Trek through Taplejung in the Kanchenjung region to see towering Himalayan peaks including Mt. Kanchenjunga (8,586 m), the third highest peak in the world, amid lush rhododendron forests.Opt for the sacred Pathibhara trail and get a Darshan of the wish-fulfilling Goddess. Or search deep into the valleys to see cultural treasures in the mountain settlements and ancient routes.
This is one of the most beautiful areas in the country in the far-eastern Nepal borders with India in the east and the Tibetan Autonomous Region of China in the north. Alpine grasslands, rocky outcrops, dense temperate, sub-tropical forests, and low river valleys make up the area.
Nearby is the Tinjure Milke Jaljale ridge that forms border between Taplejung, Tehrathum and Sankhuwasabha districts. This is an area well known for its bio-diversity including the world’s largest natural rhododendron forest with the highest number of rhododendron species in the world.
The rich cultural heritage of Taplejung is reflected in the Buddhist gompas (monasteries) such as the 400-year old Diki Chhyoling Gompa of Olangchungola which has a life size statue of Avalokiteshwara. A butter lamp at the altar has been burning here uninterrupted since the construction of the gompa. The waters of a small stream outside the gompa continuously spin twelve prayer wheels with the prayer “Om Mane Padme Hum” inscribed on them.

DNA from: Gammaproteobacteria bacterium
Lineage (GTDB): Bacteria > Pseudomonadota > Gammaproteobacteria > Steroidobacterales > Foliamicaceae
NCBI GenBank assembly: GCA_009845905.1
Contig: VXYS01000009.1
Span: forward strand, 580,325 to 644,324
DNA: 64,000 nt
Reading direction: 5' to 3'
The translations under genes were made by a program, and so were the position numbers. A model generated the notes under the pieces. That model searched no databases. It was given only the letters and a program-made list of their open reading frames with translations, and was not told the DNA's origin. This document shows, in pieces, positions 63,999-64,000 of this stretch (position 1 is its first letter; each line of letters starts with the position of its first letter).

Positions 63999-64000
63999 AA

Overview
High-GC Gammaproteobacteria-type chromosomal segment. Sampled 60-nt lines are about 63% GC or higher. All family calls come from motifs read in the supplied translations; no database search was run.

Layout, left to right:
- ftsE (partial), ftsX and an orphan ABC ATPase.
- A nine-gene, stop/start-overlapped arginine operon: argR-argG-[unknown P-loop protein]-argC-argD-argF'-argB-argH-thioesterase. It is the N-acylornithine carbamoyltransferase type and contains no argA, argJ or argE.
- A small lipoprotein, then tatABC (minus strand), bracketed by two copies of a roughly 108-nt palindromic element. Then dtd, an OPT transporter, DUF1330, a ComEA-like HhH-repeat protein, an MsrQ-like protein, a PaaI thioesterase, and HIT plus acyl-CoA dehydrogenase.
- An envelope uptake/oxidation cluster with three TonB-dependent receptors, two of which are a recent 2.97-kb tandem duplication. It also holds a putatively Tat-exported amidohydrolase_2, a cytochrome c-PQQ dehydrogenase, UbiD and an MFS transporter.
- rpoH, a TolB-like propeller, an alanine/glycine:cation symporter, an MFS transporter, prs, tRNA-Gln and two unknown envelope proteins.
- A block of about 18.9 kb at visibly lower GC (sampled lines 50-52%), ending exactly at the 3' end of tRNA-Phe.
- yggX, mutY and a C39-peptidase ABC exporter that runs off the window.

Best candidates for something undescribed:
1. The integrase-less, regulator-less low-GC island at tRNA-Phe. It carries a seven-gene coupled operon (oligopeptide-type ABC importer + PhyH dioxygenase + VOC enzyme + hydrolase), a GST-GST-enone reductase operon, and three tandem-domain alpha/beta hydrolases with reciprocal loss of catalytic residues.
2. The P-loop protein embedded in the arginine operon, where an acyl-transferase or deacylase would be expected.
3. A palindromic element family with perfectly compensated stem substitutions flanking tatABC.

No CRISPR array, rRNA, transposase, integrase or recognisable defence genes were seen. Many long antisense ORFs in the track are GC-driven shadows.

The predominant people in the Kanchenjunga region are the Limbus, with the higher regions inhabited by people of Tibeto-Mongoloid ancestry. Tibetans, Sherpas, Rais, Gurungs, Magars, Newars, Sunwars, and Tamangs also live in this area, while the area also offers cultural diversity of Chhetris and Brahmins.
Cardamom farming, agriculture, animal husbandry, and tourism are the major means of livelihood for the people here. The Sherpa people, who arrived from Tibet more than four hundred years ago, live at higher altitudes. The Sherpas of this region have distinct culture and tradition – quite different from the Sherpas who live in the Solukhumbu district in the Sagarmatha region.
Getting ThereKanchenjunga region falls in Taplejung district of Mechi zone.
Taplejung is connected to the rest of Nepal by the 227-km Char Aali-Ilam-Phidim-Taplejung road. There is an air link with Kathmandu and Biratnagar from the STOL airstrip at Suketar. You can also take a bus from Dharan to Dhankuta – Basantapur – Hile and trek from there. In the dry season, bus services are available from Birtamod, Jhapa in East Nepal and from Phidim in Panchthar district. Often an overnight stay is required; otherwise, it is a full day’s journey.
Tourist facilities are available in Phungling Bazaar and Suketar. While trekking, accommodation facilities have to be arranged along the way. Lodges, teashops and campsites are available en route to Kanchenjunga and Pathibhara.
Basic tourist facilities for accommodation and food are available in the area. Private and community-owned campsites are also available. Lodges and home-stays provide local cultural experience.